And, while I’m at it, who let these people on television?

1. Nancy Grace, AKA the Lawyer: The former Court TV reporter now gets a prime-time hour on CNN Headline News every single night. She cries, she gets angry, she looks soulfully into the camera and calls the viewing audience her “friends.” I want to gouge her fucking eyes out.

2. Anderson Cooper, AKA the Hipster: Okay, so I’m supposed to watch his show because he plays the Strokes when it goes to commercial. Which means it’s cool, right? ‘Cause that’s exactly what I want in my news coverage. Cool. Yeah.

3. Sanjay Gupta, AKA the Doctor: If you needed proof that pharmaceutical companies run the world, this guy is it.

4. Joe Scarborough, AKA the Patriot: Is this guy for real? Seriously, this is performance art, isn’t it?

Obviously, it’s time to start taping the BBC World News again. Alternatively, I could stop paying my cable bill. Hmm...

Tuesday, May 03, 2005

The Return of Bear

This weekend, I came into possession of the last box of my stuff, two years and four months after the end of the preceding relationship. The box included an assortment of items, by far the most important of which was my childhood teddy bear.

Bear, as the bear was called, was given to me by a border who lived on the second floor of my parents’ house when I was a preschooler. My parents had saved enough to purchase the house a couple of years before, but they needed additional income to meet their mortgage payments, and so the border—whose name, I’m ashamed to admit, escapes me—came to join our strange little family.

Bear was presented to me on the occasion of my fourth birthday, and we immediately became the best of friends. I had other stuffed animals of course, but none could hold a candle to Bear. Bear was no garden-variety black bear or grizzly, I’ll have you know, but a snow-white polar bear with orange eyes and black paws and a decorative bow made out of pink yarn. As you can well imagine, Bear was terribly handsome, and really the only bear for me.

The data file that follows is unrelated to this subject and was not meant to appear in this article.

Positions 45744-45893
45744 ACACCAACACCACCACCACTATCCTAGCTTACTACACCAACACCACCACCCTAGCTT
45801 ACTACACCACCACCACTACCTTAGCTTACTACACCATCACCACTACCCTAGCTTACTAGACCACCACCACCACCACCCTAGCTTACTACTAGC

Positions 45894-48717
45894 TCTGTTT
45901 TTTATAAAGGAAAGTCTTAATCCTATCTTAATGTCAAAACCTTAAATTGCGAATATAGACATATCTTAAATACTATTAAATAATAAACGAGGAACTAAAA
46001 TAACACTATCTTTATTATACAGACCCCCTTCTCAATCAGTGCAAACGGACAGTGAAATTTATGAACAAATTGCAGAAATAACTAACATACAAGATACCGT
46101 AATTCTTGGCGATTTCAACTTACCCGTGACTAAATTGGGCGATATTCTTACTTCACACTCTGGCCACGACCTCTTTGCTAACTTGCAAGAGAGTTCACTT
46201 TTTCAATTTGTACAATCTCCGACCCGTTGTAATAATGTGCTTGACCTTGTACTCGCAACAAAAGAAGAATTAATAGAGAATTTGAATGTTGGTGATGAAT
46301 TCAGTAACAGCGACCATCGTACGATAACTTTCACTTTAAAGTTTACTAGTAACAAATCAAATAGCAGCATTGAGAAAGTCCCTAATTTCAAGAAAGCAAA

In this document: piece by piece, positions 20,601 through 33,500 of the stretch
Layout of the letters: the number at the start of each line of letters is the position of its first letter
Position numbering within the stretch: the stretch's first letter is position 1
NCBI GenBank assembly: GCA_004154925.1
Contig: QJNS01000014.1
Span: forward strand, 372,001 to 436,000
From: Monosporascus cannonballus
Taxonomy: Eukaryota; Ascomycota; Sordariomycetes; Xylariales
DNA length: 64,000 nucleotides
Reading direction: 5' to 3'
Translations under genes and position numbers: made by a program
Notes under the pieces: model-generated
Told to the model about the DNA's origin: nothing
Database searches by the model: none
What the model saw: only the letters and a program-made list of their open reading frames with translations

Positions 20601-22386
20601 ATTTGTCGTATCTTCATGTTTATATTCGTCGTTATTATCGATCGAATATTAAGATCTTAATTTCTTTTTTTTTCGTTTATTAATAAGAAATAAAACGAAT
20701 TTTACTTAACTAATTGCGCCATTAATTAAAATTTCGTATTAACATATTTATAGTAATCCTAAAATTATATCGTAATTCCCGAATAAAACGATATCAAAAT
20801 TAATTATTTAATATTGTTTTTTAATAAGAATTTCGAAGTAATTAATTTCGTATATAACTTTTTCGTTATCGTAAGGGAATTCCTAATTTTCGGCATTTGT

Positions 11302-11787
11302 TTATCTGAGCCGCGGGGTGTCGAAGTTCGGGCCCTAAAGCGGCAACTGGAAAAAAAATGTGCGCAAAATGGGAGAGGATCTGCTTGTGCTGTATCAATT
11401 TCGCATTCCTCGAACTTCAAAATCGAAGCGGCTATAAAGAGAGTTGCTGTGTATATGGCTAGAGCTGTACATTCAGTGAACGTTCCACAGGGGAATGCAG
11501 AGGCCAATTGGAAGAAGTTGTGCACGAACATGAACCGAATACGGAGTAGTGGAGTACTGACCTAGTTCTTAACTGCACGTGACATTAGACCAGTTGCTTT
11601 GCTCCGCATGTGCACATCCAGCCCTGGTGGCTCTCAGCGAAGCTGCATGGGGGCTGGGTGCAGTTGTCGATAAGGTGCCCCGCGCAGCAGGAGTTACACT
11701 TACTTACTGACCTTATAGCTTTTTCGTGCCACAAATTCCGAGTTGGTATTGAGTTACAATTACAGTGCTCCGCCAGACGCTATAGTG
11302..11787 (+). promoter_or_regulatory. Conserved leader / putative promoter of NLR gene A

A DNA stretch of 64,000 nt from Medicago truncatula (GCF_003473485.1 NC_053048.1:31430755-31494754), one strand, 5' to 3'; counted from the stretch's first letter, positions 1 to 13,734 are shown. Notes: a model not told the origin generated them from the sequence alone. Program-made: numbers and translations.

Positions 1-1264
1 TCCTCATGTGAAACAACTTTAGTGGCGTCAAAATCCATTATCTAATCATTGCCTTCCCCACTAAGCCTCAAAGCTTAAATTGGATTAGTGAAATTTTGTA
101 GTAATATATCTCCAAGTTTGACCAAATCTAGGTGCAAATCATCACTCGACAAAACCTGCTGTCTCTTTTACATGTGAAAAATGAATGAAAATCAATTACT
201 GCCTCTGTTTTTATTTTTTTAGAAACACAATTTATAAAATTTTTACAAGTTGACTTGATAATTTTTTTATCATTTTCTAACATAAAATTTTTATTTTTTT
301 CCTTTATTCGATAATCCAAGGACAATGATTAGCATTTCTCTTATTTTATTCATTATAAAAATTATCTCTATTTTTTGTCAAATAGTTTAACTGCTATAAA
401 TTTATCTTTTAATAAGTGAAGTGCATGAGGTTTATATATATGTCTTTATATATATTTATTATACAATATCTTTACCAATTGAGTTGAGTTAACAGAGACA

Bear came with me through childhood and adolescence, and was a most agreeable companion. I read stories to him as a five-year old, and he listened attentively. I practiced kissing on him when I was eight, which I suppose made him my first friend with benefits. And at ten, when I first realized that there was something very wrong with my mother, I held him as close as I could and cried.

Bear moved out of my parents’ house with me and into the anarchist co-op, then to my own apartments and finally to Montreal, where he remained in a plastic bag in Phil’s closet waiting to be unpacked. He never was. After I moved out, I asked Phil to look for him, not yet comprehending that we wouldn’t speak again.

I had given up on Bear, assuming, darkly, that he had been thrown out or sold off at a yard sale or otherwise disposed of. Whatever his fate, I mourned his loss and carried on without him. I had finally become an adult, or so I thought, until the moment Bear returned and I instantly became a child.

Frankly, Bear isn’t quite the bear he used to be. He’s been through the permanent press cycle several too many times, and is now considerably floppier than he was in his youth. He was nearly brown when I pulled him out of his box, where he had lain covered in dust and newsprint for months on end. But he still has his eyes and his crumpled pink bow, and, having endured one more cycle in the washing machine, he once again has the hue of a proper polar bear.

From here on in, Bear stays with me. Which is as it should be.

Sunday, May 01, 2005


A cold has been stalking me since Tuesday, and today it overcame my resistance. Feh. Fortunately, every plan I made for the weekend fell through so I’m not missing anything.

Lately I have noticed things falling apart. The hems of my favourite jeans are fraying. The paint on my kitchen cupboards is beginning to flake. With each day of rain, and there have been many, more of my red-girl-bicycle is consumed by rust. Time is slowly rendered visible, and, in time, it is everywhere you look.

It rained all day today. We enjoyed a brief reprieve on Friday afternoon, when the sun came through the windows of the Café and lifted our circles of smoke to the ceiling. By chance, we all accrued there, James and Arit and John and Bob and me, and for a few hours it was like it used to be, back when nobody worked and the Café was what we did in the afternoons.

I like how time becomes visible in people: the lines that form, the events remembered by scars. I like how the sun catches silver in women’s hair, and how men’s bodies angle under their clothes. I can’t understand why anyone would want to erase these things. What would be left?

The cats will sleep with me tonight. I won’t set the alarm.